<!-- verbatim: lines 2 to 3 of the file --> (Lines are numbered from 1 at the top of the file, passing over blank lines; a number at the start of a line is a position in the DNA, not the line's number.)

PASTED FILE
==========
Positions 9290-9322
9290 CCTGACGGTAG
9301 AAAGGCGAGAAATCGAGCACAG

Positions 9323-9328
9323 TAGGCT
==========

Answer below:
9290 CCTGACGGTAG
9301 AAAGGCGAGAAATCGAGCACAG